“Now that my curiosity about the cave had been satisfied, I asked Abu Ali why he had kept postponing our visit. ‘Oh, Wazir,’ he replied, ‘this cave was being used at the time by a band of PLO saboteurs. It was they who began digging in their spare time and they who unearthed the ancient vessels and put them on the market. How, then, could I bring you here, you who are minister of defense? I had to wait until they moved elsewhere. Imagine what would have happened if I had brought you while they were still here. Either they would have opened fire on you, in which case your soldiers would have shot me; or you would have shot them, in which case their comrades would have suspected me of betraying them and delivering them into your hands, and then they would have murdered me and my children.’”
Abu Ali died in Bethlehem in 1993 at age 60. He had been ill with cancer for some time. I had often met with Abu Ali over the previous 20 years. For a while he owned a little nut and sweet shop near Manger Square in Bethlehem. Over six-feet tall, with a strong, handsome face always framed by a white kafeyah, the traditional Bedouin headdress, Abu Ali cut a colorful figure. When I visited Abu Ali, he sometimes showed me coins or antiquities. Over the years, via friends as interpreters, he told me many stories, including the one of how he and his friends found and sold the Dead Sea Scrolls to Kando.
(Nevertheless, after an early version of this story was published, another friend, Jerusalem lawyer Arnold Spaer, now deceased, wrote me a letter and said that Abu Ali was NOT one of the boys who discovered the scrolls. However….Abu Ali told me this story at least TWICE translated by Israeli friends fluent in Arabic…and furthermore his son Samir Kando referred to this more than once. I am not sure why Spaer—who was Abu Ali’s lawyer—took this position, but I wanted readers to have all the info.)

Khalil Iskander Kando at his shop in Jerusalem's St. George Hotel

It was only about three weeks before Abu Ali died that Khalil Iskander Kando, age 83, also of Bethlehem, died. Kando had been an officially licensed antiquities dealer for decades and operated a small shop in East Jerusalem, in a room above his gift shop, adjoining the St. George Hotel in East Jerusalem.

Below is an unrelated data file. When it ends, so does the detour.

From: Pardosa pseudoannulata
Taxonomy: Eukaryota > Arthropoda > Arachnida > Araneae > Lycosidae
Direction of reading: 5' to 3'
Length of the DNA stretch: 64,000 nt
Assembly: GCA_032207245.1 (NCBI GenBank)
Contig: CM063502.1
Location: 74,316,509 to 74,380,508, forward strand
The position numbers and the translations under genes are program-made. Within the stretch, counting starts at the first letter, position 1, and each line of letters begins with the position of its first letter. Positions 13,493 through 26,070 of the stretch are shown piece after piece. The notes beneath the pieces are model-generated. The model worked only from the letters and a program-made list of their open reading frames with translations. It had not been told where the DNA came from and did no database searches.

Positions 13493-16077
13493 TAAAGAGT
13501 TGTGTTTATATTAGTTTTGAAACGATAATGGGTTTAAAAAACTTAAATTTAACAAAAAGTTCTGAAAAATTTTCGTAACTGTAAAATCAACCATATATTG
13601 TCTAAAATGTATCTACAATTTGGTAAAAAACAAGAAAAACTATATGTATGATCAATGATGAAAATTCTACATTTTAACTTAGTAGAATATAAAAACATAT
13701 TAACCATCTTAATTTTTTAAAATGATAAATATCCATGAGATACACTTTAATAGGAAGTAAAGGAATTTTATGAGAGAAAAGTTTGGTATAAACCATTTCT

Kando, called Abu Anton, wore a burgundy fez and traditional white robes each time I saw him. A tall man with larger-than-life features, he took delight in showing me interesting coins and ancient artifacts. Kando never wanted to talk about the scrolls. Yet in a nook off the stairway to his tiny, second-floor antiquity shop stood one of the very jars in which they were found. No matter how often I asked, he would never pose next to it for a photograph.
Once in the 1970s, I sat across from Abu Anton, looking at ancient coins. He was cleaning one in a jar of dilute sulfuric acid he kept on his desk for that purpose. As we talked, he took a dental bridge out of his mouth and dipped it into the acid. Next he brushed it with the toothbrush he had been using to clean coins. Kando shook off the dental work and returned it to his mouth, resumed talking and never even puckered.
Abu Ali, the finder of the Dead Sea Scrolls, and Abu Anton, their first buyer, were both publicity-shy. Both were tarnished during the 1950s when, reportedly, some scrolls were deliberately cut up and sold in pieces to extract higher prices from the market. And stories linger that some pieces of scrolls may still remain in private hands in Bethlehem today.
Yet the two men had honorable reputations. Ya’akov Meshorer, chief curator of archaeology at The Israel Museum, Jerusalem, told me that “From 1967, when we had dealings with him, Kando was always generous with the Museum.”
When I telephoned my friend Samir Kando in Bethlehem to express condolences on his father’s death, he said, “Aye, David, we are only guests in this life. But what we touch may live forever.”

Copyright 2015 by David Hendin

Friday, October 16, 2015

Persian Period Yehud Coins

Persian Silver of Judah--And a Movie on Utube!

The earliest coins with Hebrew inscriptions were struck during the Persian period. It seems likely that the earliest of those coins were struck at the early Philistian mint of Gaza. Later, only small denominations were struck in Judah, quite likely in or very near to Jerusalem. These are known as “Yehud” coins because most of them are inscribed with the paleo-Hebrew legend YHD, although some carry the name Hezekiah and one very rare variety has the name of a priest named Yochanan.